The location, as I mentioned, was very suggestive, held in the oldest renewed barn in Europe and it accommodated more than 100 plants, most of which were from formal students of the Scuola d’arte bonsai and this year also comprised a very large collection of suiseki.
The vendors and conference attendees were held in another area of the Villa both of which were divided from an Italian garden with a spectacular oak tree.
Although I haven’t been at many shows I believe that the quality of the exhibition was very high, the plant shows were well prepared and most of them had a very old history behind them, others were young yet pleasant to look at. I am not a Suiseki expert nor do I understand this world of contemplating stones, but as Nicola explained to us, he’s not exactly an expert either. All in all the quality was high for this kind of event.
But we were there to help our master not only to look around and shop, I will come back to that later. The Mugo was collected several years back from a young enthusiast from Modena, but he exchanged it with Nicola some years ago, it was repotted 2 years ago and now was ready for the first styling.
We started by bending two main branches in order to compact the foliage and then wired the fine twigs. Everybody was astonished by the result; this was a confirmation of our good work under the leadership of our sensei.
In this kind of event it is nice for the audience to observe more than one artist not only because of the different approach that each of them has but also to see different trees develop throughout the day. The main guest was Masashi Hirao, the last student of Saburo Kato before his death, his “Deshi”, his spiritual successor and a young bonsai master that promotes bonsai in a very artistic and different way around the world. Masashi san created a big ishizuki landscape. Other guests were Milan Karpisek, another young bonsaist from the Czech Republic, he worked on a pinus silvestris in bunjin style. Kurt Jaritz from Austria worked on a black austian pine, Francesco Gallanzi and Vittorio Fiori from Italy worked on a juniper.
Regardless the fact that the viewers were delighted by the guests, that the location was fantastic, that the vendors were more than accommodating, the most important thing was that we had fun! For Franco it was the very first time in front of an audience and although he was very nervous he did a really good job, Luca and I had aleready assisted Nicola on other occasions. I understand that other artists prefer to work alone and of course it’s always best to work alone, but on the other hand, it’s not easy to finish a huge tree in less than 6 hours, so I it made sense when Nicola asked us to give him a helping hand. Well… it was a lesson as well, and as good students we obeyed our master.
After the demonstration we were all exhausted but really happy to have accomplished brilliantly the first styling of the mugo pine.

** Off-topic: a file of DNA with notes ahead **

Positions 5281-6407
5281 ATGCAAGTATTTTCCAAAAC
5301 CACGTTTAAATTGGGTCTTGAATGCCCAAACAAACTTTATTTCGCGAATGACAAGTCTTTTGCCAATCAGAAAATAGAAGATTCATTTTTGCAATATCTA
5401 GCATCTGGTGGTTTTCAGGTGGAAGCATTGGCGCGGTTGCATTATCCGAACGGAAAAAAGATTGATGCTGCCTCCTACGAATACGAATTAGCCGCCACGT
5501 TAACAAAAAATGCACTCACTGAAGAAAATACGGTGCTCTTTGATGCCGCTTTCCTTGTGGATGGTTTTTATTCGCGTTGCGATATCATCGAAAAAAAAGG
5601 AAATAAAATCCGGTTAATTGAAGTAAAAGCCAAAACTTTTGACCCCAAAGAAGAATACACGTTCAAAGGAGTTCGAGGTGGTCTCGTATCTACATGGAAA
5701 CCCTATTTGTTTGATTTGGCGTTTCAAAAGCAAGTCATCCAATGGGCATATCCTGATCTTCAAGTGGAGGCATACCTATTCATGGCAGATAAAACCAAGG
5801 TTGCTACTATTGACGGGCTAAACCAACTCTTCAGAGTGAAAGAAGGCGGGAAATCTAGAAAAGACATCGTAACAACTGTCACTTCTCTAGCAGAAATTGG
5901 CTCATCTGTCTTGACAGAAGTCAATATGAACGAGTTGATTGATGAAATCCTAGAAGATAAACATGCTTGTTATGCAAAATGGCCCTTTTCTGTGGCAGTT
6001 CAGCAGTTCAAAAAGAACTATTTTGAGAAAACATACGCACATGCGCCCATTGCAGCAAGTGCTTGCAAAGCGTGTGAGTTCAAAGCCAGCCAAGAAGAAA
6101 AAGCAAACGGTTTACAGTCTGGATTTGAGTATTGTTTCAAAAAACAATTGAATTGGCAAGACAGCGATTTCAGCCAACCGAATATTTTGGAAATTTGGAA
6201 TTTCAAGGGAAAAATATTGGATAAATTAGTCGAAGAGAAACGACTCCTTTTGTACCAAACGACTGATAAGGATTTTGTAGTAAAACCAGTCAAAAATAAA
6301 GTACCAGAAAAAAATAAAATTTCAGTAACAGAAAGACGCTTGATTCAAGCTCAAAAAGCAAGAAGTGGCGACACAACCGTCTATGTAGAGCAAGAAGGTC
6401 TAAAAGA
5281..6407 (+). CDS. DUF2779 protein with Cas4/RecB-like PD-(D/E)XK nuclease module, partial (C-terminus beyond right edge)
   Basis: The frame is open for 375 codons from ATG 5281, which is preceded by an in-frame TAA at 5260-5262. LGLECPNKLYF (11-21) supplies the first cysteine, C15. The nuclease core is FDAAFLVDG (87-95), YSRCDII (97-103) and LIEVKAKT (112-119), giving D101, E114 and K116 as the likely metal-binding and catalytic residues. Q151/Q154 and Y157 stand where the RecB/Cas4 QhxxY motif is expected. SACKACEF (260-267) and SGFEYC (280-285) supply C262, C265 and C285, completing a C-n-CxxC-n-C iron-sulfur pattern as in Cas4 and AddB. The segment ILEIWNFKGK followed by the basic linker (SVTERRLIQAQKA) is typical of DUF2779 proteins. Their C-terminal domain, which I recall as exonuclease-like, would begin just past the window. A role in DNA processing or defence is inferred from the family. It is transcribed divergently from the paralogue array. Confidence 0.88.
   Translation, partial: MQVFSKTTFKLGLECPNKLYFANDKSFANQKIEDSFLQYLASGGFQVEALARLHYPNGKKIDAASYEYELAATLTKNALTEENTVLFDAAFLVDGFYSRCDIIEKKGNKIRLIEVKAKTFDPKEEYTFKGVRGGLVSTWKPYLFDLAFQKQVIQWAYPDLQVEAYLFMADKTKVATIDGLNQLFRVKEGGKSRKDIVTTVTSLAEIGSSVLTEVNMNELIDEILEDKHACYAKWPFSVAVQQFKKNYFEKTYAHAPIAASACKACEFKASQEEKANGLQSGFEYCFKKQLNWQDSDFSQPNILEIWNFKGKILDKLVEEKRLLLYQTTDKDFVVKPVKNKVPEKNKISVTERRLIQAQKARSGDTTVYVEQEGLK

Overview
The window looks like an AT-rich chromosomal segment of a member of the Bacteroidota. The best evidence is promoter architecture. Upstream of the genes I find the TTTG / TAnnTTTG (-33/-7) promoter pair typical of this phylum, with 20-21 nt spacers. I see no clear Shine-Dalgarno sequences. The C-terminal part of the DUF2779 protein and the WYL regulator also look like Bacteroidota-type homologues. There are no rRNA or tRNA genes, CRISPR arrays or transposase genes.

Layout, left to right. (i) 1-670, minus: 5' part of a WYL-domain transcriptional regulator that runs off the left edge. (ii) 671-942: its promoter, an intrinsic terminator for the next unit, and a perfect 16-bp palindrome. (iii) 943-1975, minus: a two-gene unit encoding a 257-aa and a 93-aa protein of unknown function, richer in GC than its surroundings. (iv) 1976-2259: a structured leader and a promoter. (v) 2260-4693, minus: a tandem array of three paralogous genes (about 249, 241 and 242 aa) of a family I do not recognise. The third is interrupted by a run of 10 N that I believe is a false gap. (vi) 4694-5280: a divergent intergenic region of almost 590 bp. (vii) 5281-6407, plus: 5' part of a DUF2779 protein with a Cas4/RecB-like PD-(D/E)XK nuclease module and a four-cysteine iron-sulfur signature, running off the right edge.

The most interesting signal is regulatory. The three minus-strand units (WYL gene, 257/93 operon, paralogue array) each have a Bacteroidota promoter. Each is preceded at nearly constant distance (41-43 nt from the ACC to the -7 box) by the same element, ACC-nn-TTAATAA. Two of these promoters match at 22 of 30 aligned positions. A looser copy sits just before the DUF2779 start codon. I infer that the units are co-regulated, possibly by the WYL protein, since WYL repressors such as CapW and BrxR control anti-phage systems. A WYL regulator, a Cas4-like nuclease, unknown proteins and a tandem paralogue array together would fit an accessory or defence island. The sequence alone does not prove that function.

Throughout the weekend other conferences took place: a quick guide of the world of suiseki, a tour of the show, a workshop on feng shui and Japanese cuisine, a workshop on Japanese garden styling, an introduction to zen practice and even an event in order to bring children near nature and plants.
The next day we had the opportunity to visit the vendors. I love to shop at bonsai shows, don’t you? I have to say the market in Italy is way better than the one in Switzerland! Bonsai, pre-bonsai, small plants, pots and tools, everything at a reasonable price and what a variety! Sorry folks, but that’s a fact!! I purchased a juniperus chinensis kishu in an exquisite bunjin style almost finished, a pinus sylvestris I will style at the upcoming Kitora Bonsai School course, some small company plants. I really shopped for what I needed and since the exhibition was not far away from Barbazza bonsai, we made a stop visit and shopped some more. Nicola always told me to buy a masterpiece, a tree that is almost finished and can be showed in a couple of years, with the right pot and the right table. Well, although I struggled to find the “perfect” tree I did find an acer palmatum that suited my budget and pleased my taste as well as Nicola’s discerning judgment. But I was not the only shopper in our group! Franco just exceeded all expectations! He loves yamadori so he could not resist a big pinus silvestris, a juniperus collected from the field in Japan in raw material stage, lots of company plants, some pots, an ishizuki stone, some tools,… Well, on the ride back the car was packed!
So, the exhibition was a huge success, we did some serious shopping, the demonstration was a hit, the location exquisite, all in all a really brilliant mix.
I am looking forward to the next exhibition hoping to be able to bring some of my plants that by the way are achieving the nice ripeness for a show, or maybe it’s just me that is ready for a show!